Nigeria's PDP rejects preliminary results following presidential vote
As results start to trickle in following Nigeria’s presidential election on February 23rd, the head of one of the top two leading parties, the People’s Democratic Party (PDP), has said he will reject results.
Provisional results announced so far in state capitals show that incumbent president Muhammadu Buhari of the All Progressives Congress, has secured a lead over his rival Atiku Abubakar of the Peoples' Democratic Party.
The Economic Community of West African States (ECOWAS), the African Union and the United Nations, issued a statement earlier today calling on all “candidates, political parties and indeed all Nigerians to continue to exercise patients, calm and restraint in order to allow for the full results of the election to be released by the Independent National Elections Commission (INEC).”
The statement also asked any grieving parties and persons to “resort to legal means to seek redress, in accordance with the Constitution and relevant laws of Nigeria”.
But already, the PDP has rejected incoming numbers so far as “incorrect and unacceptable”.
Tight election race
This year’s general elections are considered to be one of the tightest in Nigeria’s democratic history.
Buhari, 76, a former military ruler is seeking a second term with the renewed promise to end corruption.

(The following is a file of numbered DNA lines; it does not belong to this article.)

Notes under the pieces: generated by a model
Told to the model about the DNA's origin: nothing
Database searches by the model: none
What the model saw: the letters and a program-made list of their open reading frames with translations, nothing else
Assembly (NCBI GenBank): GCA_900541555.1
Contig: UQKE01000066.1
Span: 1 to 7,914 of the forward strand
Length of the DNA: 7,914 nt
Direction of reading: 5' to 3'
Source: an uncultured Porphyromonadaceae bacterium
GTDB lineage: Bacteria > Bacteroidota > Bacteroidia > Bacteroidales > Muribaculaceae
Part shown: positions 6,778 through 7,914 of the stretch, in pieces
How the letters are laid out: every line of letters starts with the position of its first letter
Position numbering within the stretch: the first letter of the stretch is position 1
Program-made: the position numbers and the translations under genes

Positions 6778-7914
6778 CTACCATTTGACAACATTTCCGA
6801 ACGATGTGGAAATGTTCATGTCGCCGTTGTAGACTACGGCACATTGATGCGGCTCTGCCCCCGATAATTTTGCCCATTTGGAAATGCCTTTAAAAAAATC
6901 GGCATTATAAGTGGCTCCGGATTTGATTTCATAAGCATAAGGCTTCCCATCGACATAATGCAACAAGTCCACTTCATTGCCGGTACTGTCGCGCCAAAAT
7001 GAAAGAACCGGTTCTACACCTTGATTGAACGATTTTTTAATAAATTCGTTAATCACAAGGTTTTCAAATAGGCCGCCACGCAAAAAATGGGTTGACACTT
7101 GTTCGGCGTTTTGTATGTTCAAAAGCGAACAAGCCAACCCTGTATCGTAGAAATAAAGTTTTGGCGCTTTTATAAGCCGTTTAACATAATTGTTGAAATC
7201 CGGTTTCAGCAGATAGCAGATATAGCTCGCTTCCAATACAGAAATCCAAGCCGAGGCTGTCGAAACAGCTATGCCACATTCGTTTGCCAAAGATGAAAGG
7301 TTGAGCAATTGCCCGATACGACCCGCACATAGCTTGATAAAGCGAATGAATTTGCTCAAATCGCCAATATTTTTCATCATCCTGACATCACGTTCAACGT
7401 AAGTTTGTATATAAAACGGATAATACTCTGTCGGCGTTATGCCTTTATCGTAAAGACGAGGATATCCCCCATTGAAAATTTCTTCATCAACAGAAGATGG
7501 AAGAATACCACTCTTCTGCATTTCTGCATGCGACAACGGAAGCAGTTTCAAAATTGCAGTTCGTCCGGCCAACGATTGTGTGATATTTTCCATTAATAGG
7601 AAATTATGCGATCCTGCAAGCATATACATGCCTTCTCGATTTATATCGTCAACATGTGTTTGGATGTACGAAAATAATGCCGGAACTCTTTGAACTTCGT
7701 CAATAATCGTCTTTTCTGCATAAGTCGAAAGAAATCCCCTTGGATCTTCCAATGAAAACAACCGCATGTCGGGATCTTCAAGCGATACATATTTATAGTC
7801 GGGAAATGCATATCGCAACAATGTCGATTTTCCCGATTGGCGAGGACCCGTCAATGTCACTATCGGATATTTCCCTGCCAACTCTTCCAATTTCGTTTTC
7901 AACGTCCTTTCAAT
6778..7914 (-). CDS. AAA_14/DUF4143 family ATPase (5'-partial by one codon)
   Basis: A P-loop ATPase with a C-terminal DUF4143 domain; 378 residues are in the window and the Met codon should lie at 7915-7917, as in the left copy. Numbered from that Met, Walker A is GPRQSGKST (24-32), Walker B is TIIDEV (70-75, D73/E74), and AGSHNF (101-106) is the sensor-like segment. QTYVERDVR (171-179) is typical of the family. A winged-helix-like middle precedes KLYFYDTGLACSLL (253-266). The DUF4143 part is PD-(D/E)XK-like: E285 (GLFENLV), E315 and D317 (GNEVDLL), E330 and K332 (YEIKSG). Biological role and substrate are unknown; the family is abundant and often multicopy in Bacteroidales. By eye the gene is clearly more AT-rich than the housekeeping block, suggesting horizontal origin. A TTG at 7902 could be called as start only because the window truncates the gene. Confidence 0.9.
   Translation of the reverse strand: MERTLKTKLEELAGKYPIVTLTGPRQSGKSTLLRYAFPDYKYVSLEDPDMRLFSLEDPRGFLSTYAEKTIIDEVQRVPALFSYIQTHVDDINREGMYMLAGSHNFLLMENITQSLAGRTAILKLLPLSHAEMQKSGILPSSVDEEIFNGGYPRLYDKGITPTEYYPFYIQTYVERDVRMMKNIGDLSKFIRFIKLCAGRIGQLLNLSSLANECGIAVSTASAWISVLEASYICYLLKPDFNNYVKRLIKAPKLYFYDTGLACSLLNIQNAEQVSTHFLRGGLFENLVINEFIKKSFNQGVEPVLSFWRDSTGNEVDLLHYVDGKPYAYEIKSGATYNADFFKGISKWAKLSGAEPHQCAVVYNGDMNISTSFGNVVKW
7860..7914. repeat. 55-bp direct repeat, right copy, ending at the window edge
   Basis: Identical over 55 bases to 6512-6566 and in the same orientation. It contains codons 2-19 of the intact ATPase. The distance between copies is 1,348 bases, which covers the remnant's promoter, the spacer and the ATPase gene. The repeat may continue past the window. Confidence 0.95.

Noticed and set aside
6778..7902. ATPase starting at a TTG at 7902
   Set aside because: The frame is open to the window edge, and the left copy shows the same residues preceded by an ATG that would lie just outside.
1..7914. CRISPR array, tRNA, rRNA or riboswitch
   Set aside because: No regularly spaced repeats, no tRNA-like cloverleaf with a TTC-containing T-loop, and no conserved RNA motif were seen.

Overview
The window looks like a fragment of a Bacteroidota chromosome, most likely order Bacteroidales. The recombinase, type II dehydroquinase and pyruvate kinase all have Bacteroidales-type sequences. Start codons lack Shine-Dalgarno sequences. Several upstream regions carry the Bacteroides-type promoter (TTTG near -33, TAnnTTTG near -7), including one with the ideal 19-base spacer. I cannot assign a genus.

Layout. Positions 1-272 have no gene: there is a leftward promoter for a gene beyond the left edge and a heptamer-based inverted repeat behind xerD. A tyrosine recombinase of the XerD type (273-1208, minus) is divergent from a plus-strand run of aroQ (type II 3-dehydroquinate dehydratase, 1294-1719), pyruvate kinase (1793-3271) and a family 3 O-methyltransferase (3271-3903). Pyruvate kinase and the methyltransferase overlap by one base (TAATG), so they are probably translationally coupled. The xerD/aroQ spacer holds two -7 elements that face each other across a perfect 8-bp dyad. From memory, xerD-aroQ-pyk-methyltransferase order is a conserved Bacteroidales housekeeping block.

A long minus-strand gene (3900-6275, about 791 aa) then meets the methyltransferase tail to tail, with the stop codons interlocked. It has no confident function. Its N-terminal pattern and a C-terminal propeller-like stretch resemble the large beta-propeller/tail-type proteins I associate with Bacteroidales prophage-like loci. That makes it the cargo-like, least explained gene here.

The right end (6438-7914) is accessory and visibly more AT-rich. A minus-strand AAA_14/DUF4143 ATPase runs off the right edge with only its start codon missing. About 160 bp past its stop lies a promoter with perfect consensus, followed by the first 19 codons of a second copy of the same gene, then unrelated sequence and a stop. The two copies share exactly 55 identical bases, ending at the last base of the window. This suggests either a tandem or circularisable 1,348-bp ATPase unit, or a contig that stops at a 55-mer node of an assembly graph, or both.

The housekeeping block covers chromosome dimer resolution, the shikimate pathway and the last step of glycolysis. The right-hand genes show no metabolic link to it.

Atiku, as he’s commonly referred to, 72, has made a growing private sector and the youth the central issues of his platform.
Out of 71 other presidential candidates, these two men have been the main focus of the elections.
Both men are from the north, both are Muslim and both are Fulani, making the usual North-South, Muslim-Christian or ethnic divide a non-issue in this vote.
The polls were initiatly meant to be held on 16 February. But a last minute decision by INEC, citing logistic reasons, the vote was pushed back to this past Saturday.
Voting itself was comparatively peaceful to those in 2015, but election –related violence still saw 47 people killed, that’s according ot figures by Situation Room, a collective of over 70 civil society groups.
Delayed delivery of materials to certain polling stations also saw voting extend beyond the official closure of 2 p.m., and even on Sunday.
Election observers also witnessed vote-buying across certain states and even ballot boxes destroyed in a few polling stations.